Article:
Let’s face it: doing the 7 AM usual morning line-up in a stress-free environment such as Rapunzel’s Tower (!!!) seems just like paradise. I’m sure all of us at one point or another (especially the guys) have dreamed of being ensured with similar leisure and protection, because only then will we be able to be truly happy, right?
Truth be told, however, being this comfortable is never good enough. Sometimes we can only be happy if we can just see the floating lanterns. We have to make sure our lives begin. So Rapunzel, I want to thank you for actually doing that, even if that meant ignoring your excuse of a “mother,” Gothel, who strictly forbade you to do so. Thank you for acknowledging that your freedom is the only key to your happiness, which is more important than whatever your control freak fake mother says. Because in the end, she doesn’t know best—at all.
The Elysium trailer isn’t even trying to hide its left-wing bias. In it, Earth (comprised of the “99%”) is in shambles and Matt Damon’s medically desperate character Max wants to cure himself by donning a robotic exo-skeleton and pillaging Elysium—-a healthy orbital space paradise for the “filthy” rich—-in straight up Marxist fashion. The moviepretty much depicts class-warfare and pushes for socialism, starting with a brutal form of socialized medical care for Max. Although this left-wing perspective may seem good because it superficially provides for needy individuals like Max, the trailer unfortunately fails to acknowledge why the socialistic ideals it presents fail on moral grounds.
I love the third Man of Steel trailer. It is nothing short of pure awesomeness. Who doesn’t love aerial hand-to-hand combat and explosions along with bassy orchestral music booming in the background? Picturing this in my mind just pumps me with sheer excitement. The problem many viewers probably had with all this action, though, was that Superman seemed to be another excessively powerful hero, one that is too perfect for any of us to embrace. Like Jor-El, Superman’s biological father, said in the trailer, “He’ll be a god to [us].” Hence, it is very reasonable for us to think Superman’s god-like perfection would disconnect us from him, but, similar to many religious figures, I think it’s his perfection that aims to guide and strengthen us.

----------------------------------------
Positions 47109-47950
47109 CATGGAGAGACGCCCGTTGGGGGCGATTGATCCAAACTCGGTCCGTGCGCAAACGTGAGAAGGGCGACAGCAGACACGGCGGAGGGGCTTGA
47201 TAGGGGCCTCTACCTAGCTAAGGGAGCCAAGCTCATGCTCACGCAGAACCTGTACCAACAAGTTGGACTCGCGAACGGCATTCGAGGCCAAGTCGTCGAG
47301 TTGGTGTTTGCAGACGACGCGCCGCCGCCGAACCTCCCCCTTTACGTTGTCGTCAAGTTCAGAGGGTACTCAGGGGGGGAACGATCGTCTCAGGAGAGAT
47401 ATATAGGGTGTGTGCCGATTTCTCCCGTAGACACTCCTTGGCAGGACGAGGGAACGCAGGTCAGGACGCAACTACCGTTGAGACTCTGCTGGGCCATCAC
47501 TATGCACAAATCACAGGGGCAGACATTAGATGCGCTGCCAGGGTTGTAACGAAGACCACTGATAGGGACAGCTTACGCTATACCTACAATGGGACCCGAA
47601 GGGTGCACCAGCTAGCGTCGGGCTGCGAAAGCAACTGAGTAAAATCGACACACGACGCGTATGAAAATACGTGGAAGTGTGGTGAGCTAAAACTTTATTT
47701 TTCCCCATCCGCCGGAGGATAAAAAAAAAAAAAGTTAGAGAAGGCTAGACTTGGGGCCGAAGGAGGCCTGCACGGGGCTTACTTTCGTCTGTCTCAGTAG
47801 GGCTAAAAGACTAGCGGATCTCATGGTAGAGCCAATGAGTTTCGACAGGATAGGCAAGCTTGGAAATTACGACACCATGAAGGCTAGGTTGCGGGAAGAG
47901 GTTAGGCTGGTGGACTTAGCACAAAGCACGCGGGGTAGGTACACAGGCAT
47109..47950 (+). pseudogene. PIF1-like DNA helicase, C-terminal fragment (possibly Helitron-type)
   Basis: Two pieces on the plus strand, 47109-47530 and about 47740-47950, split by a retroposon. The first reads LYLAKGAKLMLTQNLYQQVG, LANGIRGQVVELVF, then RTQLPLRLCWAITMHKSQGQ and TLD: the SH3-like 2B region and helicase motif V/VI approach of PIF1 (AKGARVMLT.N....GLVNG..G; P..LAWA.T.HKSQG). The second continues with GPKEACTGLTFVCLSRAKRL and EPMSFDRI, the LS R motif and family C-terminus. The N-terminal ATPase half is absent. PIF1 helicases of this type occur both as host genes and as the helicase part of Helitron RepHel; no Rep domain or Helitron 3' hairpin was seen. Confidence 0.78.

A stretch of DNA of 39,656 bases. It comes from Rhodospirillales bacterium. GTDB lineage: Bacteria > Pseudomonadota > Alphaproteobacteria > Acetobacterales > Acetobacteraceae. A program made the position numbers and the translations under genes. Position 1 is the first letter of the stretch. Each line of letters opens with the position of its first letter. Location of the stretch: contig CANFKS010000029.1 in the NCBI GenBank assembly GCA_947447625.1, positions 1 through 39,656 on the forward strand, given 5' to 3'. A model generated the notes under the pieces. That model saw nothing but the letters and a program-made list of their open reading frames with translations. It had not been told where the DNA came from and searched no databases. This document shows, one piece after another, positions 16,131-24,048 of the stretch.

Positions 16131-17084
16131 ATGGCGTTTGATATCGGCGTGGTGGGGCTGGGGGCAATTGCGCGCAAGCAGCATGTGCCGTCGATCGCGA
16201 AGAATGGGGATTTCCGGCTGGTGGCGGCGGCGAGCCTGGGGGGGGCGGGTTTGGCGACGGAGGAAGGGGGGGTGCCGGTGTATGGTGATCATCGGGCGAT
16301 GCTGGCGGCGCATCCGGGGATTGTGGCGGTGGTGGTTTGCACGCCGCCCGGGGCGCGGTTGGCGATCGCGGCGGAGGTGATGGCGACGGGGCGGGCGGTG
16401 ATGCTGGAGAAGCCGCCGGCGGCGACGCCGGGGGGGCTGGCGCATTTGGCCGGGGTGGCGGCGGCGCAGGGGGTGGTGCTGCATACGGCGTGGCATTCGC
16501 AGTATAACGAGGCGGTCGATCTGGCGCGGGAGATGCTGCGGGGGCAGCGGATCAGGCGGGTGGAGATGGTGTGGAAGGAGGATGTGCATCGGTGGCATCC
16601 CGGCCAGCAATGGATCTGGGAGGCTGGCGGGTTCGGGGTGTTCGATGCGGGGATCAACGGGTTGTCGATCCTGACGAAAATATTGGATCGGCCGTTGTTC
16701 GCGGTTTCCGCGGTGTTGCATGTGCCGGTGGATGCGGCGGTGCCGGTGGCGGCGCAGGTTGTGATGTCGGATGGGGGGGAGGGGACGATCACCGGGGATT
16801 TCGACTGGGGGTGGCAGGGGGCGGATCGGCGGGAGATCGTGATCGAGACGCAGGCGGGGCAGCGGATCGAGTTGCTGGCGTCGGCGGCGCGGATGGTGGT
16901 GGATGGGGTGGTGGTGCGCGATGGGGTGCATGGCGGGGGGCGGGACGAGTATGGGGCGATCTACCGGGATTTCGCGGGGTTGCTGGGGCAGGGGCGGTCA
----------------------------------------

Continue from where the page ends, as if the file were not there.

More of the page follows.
Wreck-It Ralph at first can be interpreted as anti-capitalist. The exposition makes it seem as though Ralph is a poor bad guy, who has been trampled upon by those with money, and who has been forced to submit to a life in the dumpster while tip top gold-coin-adorned rich guy Fix it Felix lives in a penthouse. Who doesn’t feel pity for Ralph when the rich guys say he can’t be as good as Felix or that he can’t get a similar gold coin? With this, it’s possible to assume Ralph has been trapped into being poor and that his life is primarily a battle between him and the rich guys. All of which, however, is wrong.